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Preparing for Olympics a challenge for equestrians

Volume 39, Issue 8

'Green Olympics'

Organizers want this to be a "Green Olympics." Chief in this effort is the recycling of stable waste into organic fertilizer using earthworm vermicomposting. Manure, bedding and all stable waste will go to the recycling plant daily, where millions of earthworms slowly will turn the waste into fertilizer. During the games nearly 30 tons of waste will be processed daily, and it is hoped that this will reduce the use of landfills, lessen greenhouse effects and provide usable organic fertilizer. Many recycled products were used in the equestrian venues' construction, 500 new trees and 17,000 new shrubs were planted and the lighting and air-conditioning at the Shatin venue offer energy savings of up to 30 percent.

Environmental conservation has been central to China's efforts to improve air quality for the games. Beijing is a city of 17 million and is adding 1,000 vehicles a day to its crowded roads. Officials have made steps to help air quality, and many factories and plants have agreed to a reduction in output of 70 percent during the games.

Similar responses from many corporations and a 50 percent reduction of the 3.3 million cars on the roads also should clear the air substantially. From late July until late September, Beijing drivers will be allowed to drive only on alternate days. Close monitoring of carbon monoxide, sulfur dioxide and nitrogen dioxide levels has led to better air quality, and the number of clear-sky days in Beijing more than doubled from 100 in 1998 to nearly 250 in 2007.

Still, many athletes say the particulate matter and air quality still are not acceptable. Marathon world record-holder Haile Gebrelassie of Ethiopia has pulled out of the 2008 games for that reason. The No. 4 dressage rider in the world, Silvia Ikle of Switzerland, also pulled out and the entire Swiss dressage equestrian team followed suit. The Swiss coach noted that cold-weather horses had traditionally faired poorly in hot-weather competitions, although German and other Scandinavian teams have done well. Canadian dressage riders Cindy Ishoy and Ashley Nicoll-Holzer, team bronze medal winners at Seoul, also announced their withdrawal from the games, citing climate and health hazards and travel.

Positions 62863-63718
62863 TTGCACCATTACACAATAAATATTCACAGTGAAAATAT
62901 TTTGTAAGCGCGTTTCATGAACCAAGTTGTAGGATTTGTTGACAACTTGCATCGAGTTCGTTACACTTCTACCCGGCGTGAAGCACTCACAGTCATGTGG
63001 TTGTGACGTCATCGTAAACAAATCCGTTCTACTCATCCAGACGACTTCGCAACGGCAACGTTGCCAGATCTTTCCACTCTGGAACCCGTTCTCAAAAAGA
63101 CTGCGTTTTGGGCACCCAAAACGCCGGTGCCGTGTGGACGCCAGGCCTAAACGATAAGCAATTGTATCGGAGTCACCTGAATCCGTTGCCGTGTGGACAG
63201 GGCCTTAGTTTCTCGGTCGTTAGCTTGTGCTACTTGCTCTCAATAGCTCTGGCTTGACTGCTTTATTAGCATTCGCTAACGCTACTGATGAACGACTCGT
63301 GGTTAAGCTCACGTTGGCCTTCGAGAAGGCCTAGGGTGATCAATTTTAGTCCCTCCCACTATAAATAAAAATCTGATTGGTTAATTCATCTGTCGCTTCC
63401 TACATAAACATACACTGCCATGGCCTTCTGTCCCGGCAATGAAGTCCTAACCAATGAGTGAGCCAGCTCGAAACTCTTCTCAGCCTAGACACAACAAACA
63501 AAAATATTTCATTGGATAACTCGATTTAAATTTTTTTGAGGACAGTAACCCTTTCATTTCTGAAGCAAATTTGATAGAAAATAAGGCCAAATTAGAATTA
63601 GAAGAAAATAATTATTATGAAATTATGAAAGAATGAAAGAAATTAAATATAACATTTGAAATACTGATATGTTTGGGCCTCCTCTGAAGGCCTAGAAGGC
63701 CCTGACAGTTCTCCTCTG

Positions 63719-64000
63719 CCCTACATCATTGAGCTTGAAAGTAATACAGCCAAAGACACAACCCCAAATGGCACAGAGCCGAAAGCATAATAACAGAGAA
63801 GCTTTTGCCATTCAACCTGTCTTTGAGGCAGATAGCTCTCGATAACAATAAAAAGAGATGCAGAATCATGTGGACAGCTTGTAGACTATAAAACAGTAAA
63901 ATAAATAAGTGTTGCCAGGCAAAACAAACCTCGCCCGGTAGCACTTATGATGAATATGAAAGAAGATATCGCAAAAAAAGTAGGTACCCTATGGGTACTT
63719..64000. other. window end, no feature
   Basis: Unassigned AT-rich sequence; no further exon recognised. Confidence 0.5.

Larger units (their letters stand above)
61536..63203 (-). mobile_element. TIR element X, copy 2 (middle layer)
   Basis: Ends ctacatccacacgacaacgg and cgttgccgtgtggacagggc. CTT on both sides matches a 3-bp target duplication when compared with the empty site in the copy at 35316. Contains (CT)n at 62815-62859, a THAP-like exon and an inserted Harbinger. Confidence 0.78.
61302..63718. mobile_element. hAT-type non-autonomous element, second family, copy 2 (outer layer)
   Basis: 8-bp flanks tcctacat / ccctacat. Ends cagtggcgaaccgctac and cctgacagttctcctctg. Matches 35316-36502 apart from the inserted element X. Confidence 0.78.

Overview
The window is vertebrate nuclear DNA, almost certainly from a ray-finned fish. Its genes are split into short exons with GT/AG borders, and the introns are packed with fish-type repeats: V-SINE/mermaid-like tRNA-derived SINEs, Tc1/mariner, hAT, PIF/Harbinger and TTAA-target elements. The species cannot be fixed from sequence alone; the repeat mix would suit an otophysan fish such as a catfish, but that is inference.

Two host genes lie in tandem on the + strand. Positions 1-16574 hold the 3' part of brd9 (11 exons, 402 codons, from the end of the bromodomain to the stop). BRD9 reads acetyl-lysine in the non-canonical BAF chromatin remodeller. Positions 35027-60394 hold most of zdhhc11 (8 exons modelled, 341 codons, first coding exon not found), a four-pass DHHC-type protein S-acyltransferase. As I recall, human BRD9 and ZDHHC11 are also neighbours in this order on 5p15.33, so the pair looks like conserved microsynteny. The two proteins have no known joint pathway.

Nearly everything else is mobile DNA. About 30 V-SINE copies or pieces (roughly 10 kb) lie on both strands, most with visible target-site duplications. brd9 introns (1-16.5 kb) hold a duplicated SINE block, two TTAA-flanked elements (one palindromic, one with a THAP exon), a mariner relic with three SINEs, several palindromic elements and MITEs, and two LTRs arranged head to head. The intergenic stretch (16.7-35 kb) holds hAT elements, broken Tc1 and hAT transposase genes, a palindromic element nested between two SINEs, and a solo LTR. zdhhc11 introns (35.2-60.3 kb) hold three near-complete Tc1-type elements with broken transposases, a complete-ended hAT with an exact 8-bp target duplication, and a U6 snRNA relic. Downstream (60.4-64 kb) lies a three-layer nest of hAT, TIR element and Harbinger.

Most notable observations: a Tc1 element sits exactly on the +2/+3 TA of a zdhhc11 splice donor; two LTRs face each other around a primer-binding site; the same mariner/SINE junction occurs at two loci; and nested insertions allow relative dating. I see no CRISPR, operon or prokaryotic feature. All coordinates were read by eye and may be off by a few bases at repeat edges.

Travel and restrictions

The travel conditions that concern riders are the long flights to Hong Kong and the importation restrictions on incoming horses.

While travel stress can have severe effects on horses, many import/export companies have perfected the process of equine shipping so that even long trips often can be accomplished with minimal stress to most horses.

Import requirements for the 2008 games, however, require that a horse be pre-export quarantined for seven days at an approved facility. Following importation, that horse must be quarantined for 10 additional days. The FEI allows only 50 horses per day to enter the quarantine facility because of time required for examinations. That means that the expected 200 horses will take five days to enter the quarantine facility and that the 10-day import quarantine will not start until the last horse has arrived, totaling up to seven days pre-export and 15 days post-import quarantine.

Horses may be exercised and worked in these facilities during this time, but it is a very different environment for them. Many riders feel that such a long disruption of normal activities will not allow their horses to show and compete well. But the Olympic organizers, the HKJC and the FEI feel that the threat of infectious disease justifies the long quarantine.

Test events were held in Hong Kong during 2007 to provide information to veterinarians, riders and officials. High heat and humidity were experienced, but the horses tolerated those conditions well. The conclusion was that heat and humidity may be intense, but that lessons learned from other hot-weather Olympics can provide safety for competing horses. Contingency plans must be in place because the August climate in Hong Kong can change rapidly and severe situations may occur.

Much of the success or failure of the 2008 Olympic equestrian games may be determined by what type of Hong Kong weather shows up. Torrential storms, intense heat and humidity or stagnant, low winds that allow pollution to increase may force cancellations, postponements or result in more competitors withdrawing. More moderate heat and humidity, nice breezes and no storms may have equestrians singing the praises of the 2008 Games.

Officials and others involved in the Beijing games have tried to control as much as they can, but, like the events themselves, the outcome will be uncertain until the games are played.


Source: DVM360 MAGAZINE,
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